‘He liked to think that he wasn’t afraid of death. It was life he was afraid of, not death. He believed that people should think about death more often, and accustom themselves to the notion of it.’ This extract from The Noise of Time, Julian Barnes’s fictionalised account of Shostakovich under Stalin, goes some way to explaining the composer’s choice of texts for his seldom-performed Fourteenth Symphony which comprises eleven settings of poems about death, scored for strings, percussion and two soloists. Coupled with Beethoven’s life-affirming Seventh Symphony, it was given a blistering performance at the Barbican by the London Symphony Orchestra as part of its Shostakovich series under Gianandrea Noseda.
A more striking symphonic contrast would be hard to imagine, one an intense meditation on untimely death, the other, as styled by Richard Wagner, ‘the apotheosis of the dance’. If opposites attract, this was a perfect match. Whether regarded as a symphony, symphonic cantata or song cycle, Shostakovich described his Fourteenth Symphony as ‘an impassioned protest against death’. Written in 1969 while recovering from a heart attack, the work is both a tribute to fellow artists who died prematurely and a commentary on oppression, tyranny and war. Of the four poets from whom texts are drawn, Garcia Lorca was executed during the Spanish Civil War, Guillaume Apollinaire succumbed to the Spanish flu epidemic, Rainer Maria Rilke died from leukaemia, while Wilhelm Küchelbeker died in a Siberian prison. Despite its emotional demands and unremitting bleakness, this brilliantly conceived sequence of settings (in Russian translation) is by no means a cheerless experience, as given here by the superbly matched soprano Elena Stikhina and bass Vitalij Kowaljow who, together, brought a powerful dramatic focus and conviction to an inspired account. My only disappointment was having to look down at the words in the programme, when I really wanted to focus on the riveting performances on stage. On another occasion surtitles would be a bonus.
In fielding a larger string section than the composer’s own chamber-like specifications (10, 4, 3, 2), Noseda drew fulsome tone and incisive attack for the hysterical raging of Lorca’s ‘Malagueña’. No less urgent was the string playing for the first and last of Apollinaire’s settings, ‘Lorelei’ and ‘Answer of the Zaporozhian Cossack’s answer to the Sultan’, both highly charged, the first imbued with an operatic frenzy, the second biting sarcasm. Relief, if that’s the right word, arrived in the opulent string textures of ‘O Delvig, Delvig!’, where Küchelbeker’s assertions of the moral duty of an artist were emphatically rendered in rich mahogany tones by Kowaljow. He was at his most sepulchral in the opening ‘De profundis’, a mini-Requiem for the souls of a hundred Andalusian lovers in which strings were wonderfully lean in their sinuous phrases. Just as inward was the lament ‘At the Santé Jail’, its ghostly pizzicato interlude (often inaudible on CD) clearly projected and with no loss of momentum.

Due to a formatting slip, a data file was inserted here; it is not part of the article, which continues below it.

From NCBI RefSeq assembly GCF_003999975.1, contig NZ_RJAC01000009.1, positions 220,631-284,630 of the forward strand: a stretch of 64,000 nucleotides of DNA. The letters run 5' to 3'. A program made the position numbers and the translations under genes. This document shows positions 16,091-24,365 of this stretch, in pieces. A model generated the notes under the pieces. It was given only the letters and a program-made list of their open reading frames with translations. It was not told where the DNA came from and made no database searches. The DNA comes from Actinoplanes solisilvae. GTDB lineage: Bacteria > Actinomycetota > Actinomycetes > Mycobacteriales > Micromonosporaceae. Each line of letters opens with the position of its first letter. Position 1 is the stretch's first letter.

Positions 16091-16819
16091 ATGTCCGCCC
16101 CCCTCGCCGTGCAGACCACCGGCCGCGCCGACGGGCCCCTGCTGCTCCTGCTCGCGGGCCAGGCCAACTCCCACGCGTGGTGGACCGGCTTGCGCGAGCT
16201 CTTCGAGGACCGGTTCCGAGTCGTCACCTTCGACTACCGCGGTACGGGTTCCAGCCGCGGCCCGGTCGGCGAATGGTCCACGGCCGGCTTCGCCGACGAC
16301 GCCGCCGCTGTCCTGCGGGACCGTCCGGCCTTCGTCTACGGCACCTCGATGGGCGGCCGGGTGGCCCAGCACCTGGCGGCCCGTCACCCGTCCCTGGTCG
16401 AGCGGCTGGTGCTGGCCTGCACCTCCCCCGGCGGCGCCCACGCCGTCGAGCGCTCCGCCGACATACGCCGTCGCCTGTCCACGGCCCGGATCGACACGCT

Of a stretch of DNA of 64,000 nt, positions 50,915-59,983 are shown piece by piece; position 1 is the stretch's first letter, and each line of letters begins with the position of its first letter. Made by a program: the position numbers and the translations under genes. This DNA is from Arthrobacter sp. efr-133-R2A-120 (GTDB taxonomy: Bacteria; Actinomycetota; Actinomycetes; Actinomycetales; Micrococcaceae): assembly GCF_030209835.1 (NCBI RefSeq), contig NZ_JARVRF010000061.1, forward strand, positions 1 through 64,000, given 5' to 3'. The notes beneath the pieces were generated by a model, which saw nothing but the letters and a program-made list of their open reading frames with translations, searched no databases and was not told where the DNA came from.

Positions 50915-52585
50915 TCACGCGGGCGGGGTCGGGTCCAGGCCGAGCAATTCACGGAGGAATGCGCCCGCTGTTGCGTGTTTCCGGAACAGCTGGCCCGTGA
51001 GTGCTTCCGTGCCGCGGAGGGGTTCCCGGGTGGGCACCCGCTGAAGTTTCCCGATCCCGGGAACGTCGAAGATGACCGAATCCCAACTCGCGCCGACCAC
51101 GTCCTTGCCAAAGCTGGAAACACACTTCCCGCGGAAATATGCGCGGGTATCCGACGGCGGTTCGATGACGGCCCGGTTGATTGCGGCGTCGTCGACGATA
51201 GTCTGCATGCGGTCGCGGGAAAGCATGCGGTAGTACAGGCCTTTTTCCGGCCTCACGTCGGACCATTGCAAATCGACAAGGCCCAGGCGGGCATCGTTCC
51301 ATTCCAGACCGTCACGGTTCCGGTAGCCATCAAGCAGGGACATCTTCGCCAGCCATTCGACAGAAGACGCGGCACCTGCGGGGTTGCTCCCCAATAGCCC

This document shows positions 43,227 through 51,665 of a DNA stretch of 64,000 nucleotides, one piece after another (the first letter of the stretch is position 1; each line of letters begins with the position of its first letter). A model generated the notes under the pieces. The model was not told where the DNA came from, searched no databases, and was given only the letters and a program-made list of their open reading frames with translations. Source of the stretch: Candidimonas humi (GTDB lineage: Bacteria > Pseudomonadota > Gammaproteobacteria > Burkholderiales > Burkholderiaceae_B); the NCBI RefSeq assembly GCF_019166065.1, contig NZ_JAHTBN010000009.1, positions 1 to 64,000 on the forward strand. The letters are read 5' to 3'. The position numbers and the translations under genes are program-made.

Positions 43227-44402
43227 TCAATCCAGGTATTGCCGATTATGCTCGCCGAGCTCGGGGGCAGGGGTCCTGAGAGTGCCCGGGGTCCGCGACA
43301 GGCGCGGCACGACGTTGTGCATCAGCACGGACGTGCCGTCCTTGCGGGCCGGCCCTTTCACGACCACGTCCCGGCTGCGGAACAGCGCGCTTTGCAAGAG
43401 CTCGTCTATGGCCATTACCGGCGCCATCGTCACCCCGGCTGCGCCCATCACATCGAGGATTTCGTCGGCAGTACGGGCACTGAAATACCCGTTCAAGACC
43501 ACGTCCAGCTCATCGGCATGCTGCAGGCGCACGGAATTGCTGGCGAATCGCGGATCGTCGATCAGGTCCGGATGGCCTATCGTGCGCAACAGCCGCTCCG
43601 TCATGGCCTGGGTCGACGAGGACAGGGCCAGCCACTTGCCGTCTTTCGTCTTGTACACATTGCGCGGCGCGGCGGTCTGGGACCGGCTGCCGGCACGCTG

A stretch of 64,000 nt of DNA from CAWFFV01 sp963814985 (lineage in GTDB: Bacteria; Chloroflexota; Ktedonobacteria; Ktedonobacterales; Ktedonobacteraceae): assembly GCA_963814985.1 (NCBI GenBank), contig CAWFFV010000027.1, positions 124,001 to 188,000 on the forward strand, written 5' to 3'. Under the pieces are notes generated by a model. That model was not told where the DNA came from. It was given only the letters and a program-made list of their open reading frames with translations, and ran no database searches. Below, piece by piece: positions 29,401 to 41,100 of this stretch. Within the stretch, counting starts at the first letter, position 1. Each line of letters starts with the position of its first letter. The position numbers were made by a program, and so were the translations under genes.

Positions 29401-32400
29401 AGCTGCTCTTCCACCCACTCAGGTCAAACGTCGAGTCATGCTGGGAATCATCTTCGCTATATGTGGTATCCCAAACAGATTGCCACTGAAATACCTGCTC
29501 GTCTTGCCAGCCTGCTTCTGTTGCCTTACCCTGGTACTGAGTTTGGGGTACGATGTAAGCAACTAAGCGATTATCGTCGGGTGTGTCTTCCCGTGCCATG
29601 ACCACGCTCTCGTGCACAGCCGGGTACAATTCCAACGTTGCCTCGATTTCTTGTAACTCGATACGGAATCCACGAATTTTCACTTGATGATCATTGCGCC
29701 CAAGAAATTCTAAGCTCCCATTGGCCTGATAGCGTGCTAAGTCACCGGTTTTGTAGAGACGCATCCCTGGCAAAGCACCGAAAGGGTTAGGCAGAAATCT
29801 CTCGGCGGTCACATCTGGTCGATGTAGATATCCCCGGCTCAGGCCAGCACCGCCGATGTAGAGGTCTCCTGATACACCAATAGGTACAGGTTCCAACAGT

Stikhina tellingly held the ear with her sumptuous tone and vivid portrayals, bringing a freshly conceived persona to each of her contributions. She was coquettish in Apollinaire’s bitterly ironic ‘Waiting’ (with its haunting xylophone refrains), anguished in ‘The Suicide’ (with David Cohen’s icy cello elaborations) and seductive for the dramatic scena that is ‘Lorelei’. Its expressionistic and febrile sound world was summarily interrupted by a passage of rapt string writing, purely Wagnerian in its evocation of the Rhine. The loneliness of ‘The Death of the Poet’ was equally compelling, and the work’s ‘Conclusion’ preceded by castanets and woodblock formed an emotionally numbed epilogue, visceral strings ramming home its stark message that death is an inescapable presence in life.
But life was trumpeted in Beethoven’s Seventh Symphony with all the verve the LSO could muster. Noseda galvanised a remarkable performance that, in its electrical charge, could have powered the City of London for a month. It wasn’t just his edge-of-seat tempi in the last two movements, with their carefully controlled dynamics; there was the eloquent woodwind at the start, incisively delivered cadential chords – always given an extra kick by timpanist Nigel Thomas – and playing throughout of unequivocal commitment. The occasional flawed ensemble in the finale was a small price to pay for the adrenalin rush that brought many of this audience to its feet at the end. Noseda proved to be the perfect guide in this barnstorming account – unafraid to take risks and, perhaps, by extension, unafraid of life.
Elena Stikhina (soprano), Vitalij Kowaljow (bass), London Symphony Orchestra, Gianandrea Noseda (conductor)
Shostakovich – Symphony No.14 in G Minor Op.135; Beethoven – Symphony No.7 in A major Op.92
Barbican Hall, London; Thursday 3rd February 2022.
ABOVE: Elena Stikhina and the London Symphony Orchestra, conducted by Gianandrea Noseda (c) Mark Allan